What precautions does strength Resources take to protect the ecosystem during the ISL extraction course of action? “Since 1996, we have had zero excursions,” Drummond announced with steeliness in his voice. “We take very great pains to look at the topography, so if we do have an excursion, we make sure it does not go into what we call the ‘waters of the state.’ Any channel that could take that and move it into the ‘waters of the state,’ is something that we are very cognizant of.”
After the holes are drilled into the well fields, a company does a ‘baseline sample.’ Drummond said, “That’s a sample of the constituents in the water. When we mobilize the uranium, we mobilize other items. It is our duty here, after we start the well field, to return the aquifer back to baseline when we are done.” He additional, “If we know what’s in the water before we start, then we know how to restore it to background.” Restoration of the underground tampering with Mother character can take anywhere from 18 to 36 months.
The company is careful in restoring the scenery in addition. Any restoration work on the surface is called “reclamation.” That can include farming. “When we start a well field, we have to, by license, remove the topsoil and store it somewhere,” Drummond explained. “When we go back to reclaim the character, we take all the pipes out, we take the houses down, and cut our wells off. It’s all identified. We put an ID marker on the well. In 50 years time, when Farmer Joe comes around and wonders what was there, the state can say, ‘That was a uranium well.’ From the time we’ve stopped mining, we put everything back to normal.”
It takes from two to four months, or up to seven years, to exhaust a well field, depending upon the roll fronts. While it can take up to 24 months to put in a well field, reclamation and restoration take longer. “We put back the topsoil on, depending upon the weather, as soon as we can,” said Drummond. “We re-seed, during the spring or the fall, which is the best time for seeds. The seed we use is dictated by the regulators so we use a certain amount of native vegetation.” Because it’s very dry at the Smith Ranch, nearly bordering on desert, and because it is also very windy, slapping down the topsoil won’t last very long. “First, we plant some fast-growing oats to establish a root bed,” he explained. “If we just planted grasses, it would all blow away. Because we plant the oats, we have fat antelope and fat deer.” From our observations, the sheep were well-fed and frisky.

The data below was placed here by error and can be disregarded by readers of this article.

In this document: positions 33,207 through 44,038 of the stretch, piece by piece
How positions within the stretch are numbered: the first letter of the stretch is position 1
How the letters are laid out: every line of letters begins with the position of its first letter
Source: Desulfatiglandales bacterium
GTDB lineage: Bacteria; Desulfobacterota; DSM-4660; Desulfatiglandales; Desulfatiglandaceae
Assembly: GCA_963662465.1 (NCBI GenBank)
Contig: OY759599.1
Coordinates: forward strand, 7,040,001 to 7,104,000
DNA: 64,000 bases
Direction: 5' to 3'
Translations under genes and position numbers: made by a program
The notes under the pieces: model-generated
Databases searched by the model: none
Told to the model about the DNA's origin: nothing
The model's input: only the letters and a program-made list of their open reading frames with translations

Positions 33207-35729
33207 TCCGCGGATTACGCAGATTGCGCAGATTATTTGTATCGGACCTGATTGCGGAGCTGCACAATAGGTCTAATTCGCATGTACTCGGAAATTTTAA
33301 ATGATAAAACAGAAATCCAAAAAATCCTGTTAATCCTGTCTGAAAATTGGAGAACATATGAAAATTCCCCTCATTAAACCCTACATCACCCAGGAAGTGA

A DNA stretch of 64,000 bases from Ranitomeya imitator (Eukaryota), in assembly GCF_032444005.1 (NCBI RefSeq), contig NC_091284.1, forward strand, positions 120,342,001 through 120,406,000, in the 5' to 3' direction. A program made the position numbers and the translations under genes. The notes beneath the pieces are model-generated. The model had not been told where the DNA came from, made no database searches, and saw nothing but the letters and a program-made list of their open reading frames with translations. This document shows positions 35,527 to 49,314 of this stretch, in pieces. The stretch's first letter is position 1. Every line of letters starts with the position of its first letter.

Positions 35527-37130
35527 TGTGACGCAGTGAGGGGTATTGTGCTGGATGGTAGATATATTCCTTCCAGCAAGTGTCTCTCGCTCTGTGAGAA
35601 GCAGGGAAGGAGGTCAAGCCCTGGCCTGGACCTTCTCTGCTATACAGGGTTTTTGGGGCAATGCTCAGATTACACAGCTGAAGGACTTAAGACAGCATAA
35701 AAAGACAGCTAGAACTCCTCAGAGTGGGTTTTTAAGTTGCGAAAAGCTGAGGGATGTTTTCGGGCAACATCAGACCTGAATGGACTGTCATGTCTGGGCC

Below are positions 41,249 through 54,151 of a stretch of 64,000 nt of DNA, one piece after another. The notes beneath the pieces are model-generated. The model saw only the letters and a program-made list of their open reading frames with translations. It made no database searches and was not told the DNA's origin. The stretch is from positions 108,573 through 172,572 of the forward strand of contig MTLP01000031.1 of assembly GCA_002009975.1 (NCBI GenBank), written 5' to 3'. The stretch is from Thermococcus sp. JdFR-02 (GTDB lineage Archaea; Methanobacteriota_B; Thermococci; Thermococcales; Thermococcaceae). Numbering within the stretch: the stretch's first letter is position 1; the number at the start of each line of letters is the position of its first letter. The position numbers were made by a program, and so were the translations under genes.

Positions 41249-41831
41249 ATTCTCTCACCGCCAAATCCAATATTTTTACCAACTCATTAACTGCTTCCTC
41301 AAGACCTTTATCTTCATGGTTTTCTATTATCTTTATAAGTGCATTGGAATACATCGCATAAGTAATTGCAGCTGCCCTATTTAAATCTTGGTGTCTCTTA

How does Wyoming ISL mining compare to other places, such as in Texas or in Kazakhstan? “In Wyoming, the water is pristine, very clean, already compared to Texas, where they do ISL,” answered Drummond. “The water’s pretty clean down there also.” Is the uranium the same? “When we bring our uranium to the surface, it comes up as uranyl dicarbonate,” he responded. “In Texas, it comes up as uranyl tricarbonate.” What’s the difference? It’s in the processing of the uranium. “We get about 8.5 pounds of pounds of uranium per cubic foot of resin,” he explained. “In Texas, they get about 3 to 4 pounds of uranium per cubic foot of resin.”
Drummond described the Smith Ranch ion exchange operation, “We have two columns in the ion exchange, each with about 500 cubic feet of resin.” The resin costs about $200/cubic foot and, barring mechanical damage, can last up to thirty years, according to Drummond. The polymer beads – they look like tiny plastic ball bearings – capture the uranium during the processing phase. “In Kazakhstan, you get about two to three pounds of uranium per cubic foot of resin,” he continued. “They use hydrochloric acid because of the water conditions. Of course, you’ve changed the chemistry of the water and have all the acid to clean up.” Drummond described the water in Kazakhstan as very brackish, and yellowish. “The TDS (total dissolved solids) is very high,” he additional. “The water’s not fit for human consumption anyways.” He laughed, “Using acid over there cleans their water up.”